Lost in the Jargon: A Short Glossary of Terms for Landlords

Landlords and their tenants often have to communicate to discuss the technicalities of the rental conditions and the state of the house they are staying in. For the most part, such interactions are quick and calm, usually ending in a closed agreement with a friendly handshake afterwards. No one wants to start any argument about properties, after all. However, there are times when both parties may not understand each other due to differences regarding terms.

The thing about rent discussions and properties is that there are often jargons that aren’t usually part of a normal conversation. You may discuss many things with your family, friends, or even strangers, but the general words you use wouldn’t alienate anyone in the dialogue.

Renting terms are a lot more unique and may require their own set of special words so the landowner and the tenant may understand the context of their discussion. If you are curious about these terms, we have listed a couple of the most common ones below for your reference.

1. Arrears


This is one term that may sound unique, but the meaning behind it is simple enough to be understood by both parties. Arrears basically means money owed. For example, if a tenant was not able to pay their rent this month, they are one month in arrears.

2. Assured Shorthold Tenancy (AST)


AST simply refers to the specific length or duration of the tenant’s stay within the rented property. Usually, this would last for about six months, but that would also depend on the negotiation they had with their landlord. While it may seem disadvantageous to the tenant, this limitation in duration would actually give them a clear deadline to find another place to stay elsewhere.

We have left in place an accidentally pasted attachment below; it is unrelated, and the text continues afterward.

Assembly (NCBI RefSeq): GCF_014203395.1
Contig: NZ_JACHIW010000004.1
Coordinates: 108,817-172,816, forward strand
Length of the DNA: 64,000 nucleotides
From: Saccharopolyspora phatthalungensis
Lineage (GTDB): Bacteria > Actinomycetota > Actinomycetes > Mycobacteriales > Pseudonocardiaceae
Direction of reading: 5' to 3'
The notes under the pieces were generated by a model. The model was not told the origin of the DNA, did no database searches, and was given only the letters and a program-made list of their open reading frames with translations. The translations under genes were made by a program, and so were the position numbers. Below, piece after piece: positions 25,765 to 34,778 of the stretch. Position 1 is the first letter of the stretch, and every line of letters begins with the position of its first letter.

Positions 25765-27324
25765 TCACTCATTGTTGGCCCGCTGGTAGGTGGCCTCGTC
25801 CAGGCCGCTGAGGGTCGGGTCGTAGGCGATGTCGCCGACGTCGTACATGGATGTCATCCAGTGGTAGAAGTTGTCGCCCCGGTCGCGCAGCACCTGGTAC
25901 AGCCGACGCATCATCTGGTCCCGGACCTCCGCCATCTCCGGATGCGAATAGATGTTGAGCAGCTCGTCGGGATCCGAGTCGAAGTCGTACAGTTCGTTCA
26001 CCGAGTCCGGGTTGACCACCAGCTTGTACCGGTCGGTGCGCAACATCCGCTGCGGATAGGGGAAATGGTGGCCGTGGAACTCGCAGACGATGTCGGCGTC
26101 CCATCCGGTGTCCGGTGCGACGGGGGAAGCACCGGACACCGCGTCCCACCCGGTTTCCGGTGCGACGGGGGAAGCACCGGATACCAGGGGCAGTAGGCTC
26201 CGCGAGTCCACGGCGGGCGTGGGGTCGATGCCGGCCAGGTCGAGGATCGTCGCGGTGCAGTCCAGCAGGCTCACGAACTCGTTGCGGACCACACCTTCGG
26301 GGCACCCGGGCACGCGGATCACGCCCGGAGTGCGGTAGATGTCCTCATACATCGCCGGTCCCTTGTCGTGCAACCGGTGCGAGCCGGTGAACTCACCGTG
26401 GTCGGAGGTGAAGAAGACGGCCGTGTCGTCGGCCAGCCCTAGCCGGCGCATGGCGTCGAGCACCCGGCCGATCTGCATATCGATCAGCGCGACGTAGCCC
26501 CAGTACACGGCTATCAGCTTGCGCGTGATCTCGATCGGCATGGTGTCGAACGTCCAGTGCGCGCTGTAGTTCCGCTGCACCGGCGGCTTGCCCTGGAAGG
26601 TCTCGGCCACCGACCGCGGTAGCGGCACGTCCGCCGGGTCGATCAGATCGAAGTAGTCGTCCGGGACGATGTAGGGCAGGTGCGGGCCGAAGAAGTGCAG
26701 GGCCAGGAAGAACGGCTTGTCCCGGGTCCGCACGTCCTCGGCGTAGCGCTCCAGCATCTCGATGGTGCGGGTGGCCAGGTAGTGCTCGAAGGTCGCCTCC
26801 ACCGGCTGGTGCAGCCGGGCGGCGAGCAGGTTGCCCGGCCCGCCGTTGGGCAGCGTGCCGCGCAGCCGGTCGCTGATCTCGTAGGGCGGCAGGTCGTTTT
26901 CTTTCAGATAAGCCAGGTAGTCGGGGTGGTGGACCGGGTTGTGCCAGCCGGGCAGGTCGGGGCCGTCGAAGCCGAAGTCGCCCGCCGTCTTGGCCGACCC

3. Buy to Let (BTL)


This is a simple term that refers to a property bought so the owner can rent it out. Usually, this is done by people who can afford to avail, rent out, and gather monthly payments as their income source. You may go for this option as well if you are confident enough to be a landowner.

4. Furnished


This simply means that the property being rented out contains all the furniture and amenities a tenant may need. Since not all properties for rent are offered this way, you may still sort out your options and find one that does have all your possible needs at a higher price.

5. Guarantor


A guarantor can pay for a tenant's rent if ever the tenant would not be able to do that before or during the due date. While this is not generally a requirement when renting a house, the landlord may ask for this if the tenant is a much younger person. This usually applies to tenants still attending college as they may struggle with their own budget from time to time.

Conclusion


Landlords and tenants must be able to come to an agreement for them to enjoy a peaceful deal and relationship, one that is free from any misunderstanding due to unfamiliar jargons and misinterpretations.

By taking note of the examples we have listed above, you may also discuss, negotiate, and agree upon a technicality when it comes to your renting agreement. Be an understanding landlord and apply all of the jargons we have listed above. Trust us; a happy tenant is a loyal one that you will always want to keep around in your BTL.

After learning all of that, you may still be in need of property management services in Canary Wharf. In that case, look no further than our expertise here at AP Living London. Our mission has always been about working with landlords worldwide to deliver premium quality properties for London’s up-and-coming elite. Contact us today for more information about our property services.